Wrap-up of the National Wildland/Urban Interface Fire Education Conference
NFPA Journal®, January/February 2007
By Ken Tremblay
The return to Denver, Colorado, for the second National Wildland/Urban Interface Fire Education Conference was a success on many levels. Feedback and encouragement received from our last conference in 2004 provided the foundation for this year’s event, as we welcomed back some folks and introduced many new attendees to Firewise Communities.
Nearly 450 fire and emergency professionals along with many interface residents, community leaders, and attendees from as far away as Australia and South Africa joined many of our recognized Firewise Communities/USA representatives in the three-day conference called “Backyards & Beyond.”
Alan Dozier, Chief of Forest Protection for the Georgia State Forestry Commission greeted everyone during the opening general session. Dozier challenged everyone to share in the learning experiences, create new friendships based on common goals and take back valuable information to their community or workplace. Dozier is also the new chair of the Interagency Working Team on the Wildland/Urban Interface.
In his opening remarks, Dozier provided a retrospective of Firewise’s history and accomplishments of the program. “Since the first national meeting in 1986, the Firewise program, the people, and the organizations involved have amassed incredible accomplishments year after year,” said Dozier.
The national Firewise Communities/USA recognition program, based upon the Working Team’s most fundamental vision of future interface communities in which wildfires can occur without the disastrous loss of homes and lives, was highlighted during the opening general session. Eleven Firewise Communities/USA communities were honored for having five continuous years of recognition. To date, 202 communities in 34 states are recognized, and more are being recognized every month.
“Since 2003, these folks have invested approximately $10 million dollars in their own safety – an investment in the form of volunteer labor, loaned equipment, and sweat equity as well as grants,” Dozier said.
Dozier highlighted many of the program’s accomplishments since the 2004 conference including the establishment of the Firewise Learning Center, available at www.firewise.org. The learning center opened its virtual doors in June 2006 and has fulfilled its promise to provide learning opportunities for everyone interested in becoming Firewise.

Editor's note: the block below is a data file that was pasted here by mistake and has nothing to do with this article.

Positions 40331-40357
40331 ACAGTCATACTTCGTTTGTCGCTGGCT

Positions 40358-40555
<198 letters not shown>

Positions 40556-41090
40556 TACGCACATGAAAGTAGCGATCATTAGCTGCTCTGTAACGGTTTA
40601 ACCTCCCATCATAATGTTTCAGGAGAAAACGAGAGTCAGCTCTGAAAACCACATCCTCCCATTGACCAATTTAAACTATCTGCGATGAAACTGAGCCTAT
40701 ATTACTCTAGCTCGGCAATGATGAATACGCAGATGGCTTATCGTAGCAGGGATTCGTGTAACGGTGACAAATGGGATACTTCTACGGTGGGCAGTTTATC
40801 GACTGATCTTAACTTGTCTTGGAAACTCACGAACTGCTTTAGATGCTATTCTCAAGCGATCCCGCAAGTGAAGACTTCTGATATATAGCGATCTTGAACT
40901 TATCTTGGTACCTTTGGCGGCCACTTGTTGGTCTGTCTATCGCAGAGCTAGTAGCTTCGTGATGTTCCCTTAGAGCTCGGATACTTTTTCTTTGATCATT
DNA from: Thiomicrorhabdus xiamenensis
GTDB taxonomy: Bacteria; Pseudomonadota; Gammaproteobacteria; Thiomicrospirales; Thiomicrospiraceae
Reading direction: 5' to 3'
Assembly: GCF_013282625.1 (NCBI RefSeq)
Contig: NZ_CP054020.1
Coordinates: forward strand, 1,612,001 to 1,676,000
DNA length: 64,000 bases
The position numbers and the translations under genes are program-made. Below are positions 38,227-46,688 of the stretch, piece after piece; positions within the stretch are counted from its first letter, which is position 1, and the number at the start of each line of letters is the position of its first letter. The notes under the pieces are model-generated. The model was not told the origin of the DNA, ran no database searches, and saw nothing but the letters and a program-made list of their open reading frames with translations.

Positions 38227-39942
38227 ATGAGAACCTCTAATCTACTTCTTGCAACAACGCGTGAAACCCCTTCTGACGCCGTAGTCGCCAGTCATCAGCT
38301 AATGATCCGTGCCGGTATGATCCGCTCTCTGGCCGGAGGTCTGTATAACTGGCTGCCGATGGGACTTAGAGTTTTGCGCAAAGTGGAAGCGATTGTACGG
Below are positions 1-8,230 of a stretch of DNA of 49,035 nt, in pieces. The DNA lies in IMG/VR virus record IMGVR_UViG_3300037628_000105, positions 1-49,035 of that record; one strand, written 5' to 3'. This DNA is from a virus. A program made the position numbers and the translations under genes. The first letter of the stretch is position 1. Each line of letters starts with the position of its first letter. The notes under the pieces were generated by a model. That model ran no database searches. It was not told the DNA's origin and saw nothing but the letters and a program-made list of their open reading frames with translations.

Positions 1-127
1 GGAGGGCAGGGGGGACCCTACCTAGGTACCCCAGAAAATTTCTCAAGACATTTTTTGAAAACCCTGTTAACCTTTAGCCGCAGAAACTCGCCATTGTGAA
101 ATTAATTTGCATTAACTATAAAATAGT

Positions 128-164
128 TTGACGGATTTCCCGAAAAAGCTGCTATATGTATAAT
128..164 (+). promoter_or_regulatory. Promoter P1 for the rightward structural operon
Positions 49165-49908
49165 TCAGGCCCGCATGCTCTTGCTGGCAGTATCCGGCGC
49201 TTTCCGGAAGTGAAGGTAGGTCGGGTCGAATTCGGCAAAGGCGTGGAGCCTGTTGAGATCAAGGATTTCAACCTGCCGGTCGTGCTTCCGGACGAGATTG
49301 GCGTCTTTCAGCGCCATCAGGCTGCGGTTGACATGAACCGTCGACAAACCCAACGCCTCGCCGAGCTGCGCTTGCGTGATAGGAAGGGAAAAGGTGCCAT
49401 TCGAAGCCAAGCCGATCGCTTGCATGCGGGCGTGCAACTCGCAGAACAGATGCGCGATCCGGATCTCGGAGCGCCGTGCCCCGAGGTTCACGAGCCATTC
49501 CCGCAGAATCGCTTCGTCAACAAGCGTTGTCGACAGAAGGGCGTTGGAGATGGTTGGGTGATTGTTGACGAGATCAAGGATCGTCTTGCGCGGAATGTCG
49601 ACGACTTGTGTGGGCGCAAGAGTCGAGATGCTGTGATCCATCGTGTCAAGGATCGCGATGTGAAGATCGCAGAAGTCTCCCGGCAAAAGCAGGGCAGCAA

Future learning center courses include Firewise Construction and Using GIS in the Interface. Assessing Wildfire Hazards is another offering that will provide more tools and information needed to help prevent disastrous interface fires.
Attendees who gathered for the conference explored specific solutions for protecting lives, property, and resources from interface wildfires. The conference provided countless opportunities to learn, explore, and expand personal as well as collective knowledge.
In future issues of the Firewise Newsletter, available from the Firewise Communities Web site www.firewise.org, additional reports will cover the various topics based subject matter driven by the conference. Work to update the conference website, allowing access to the many handouts and presentations and further comment on important issues, if expected to be completed soon.
The next conference is scheduled for the fall of 2008 when our next Backyards & Beyond conference will be held in Tampa, Florida.
The National Wildland/Urban Interface Fire Education Conference was organized by the national Firewise Communities program, a multi-agency effort designed to reach beyond the fire service by involving homeowners, community leaders, planners, developers, and others in the effort to protect people, property, and natural resources from the risk of wildland fire - before a fire starts. The Firewise Communities approach emphasizes community responsibility for planning in the design of a safe community as well as effective emergency response, and individual responsibility for safer home construction and design, landscaping, and maintenance. To find out more, please visit the website www.firewise.org.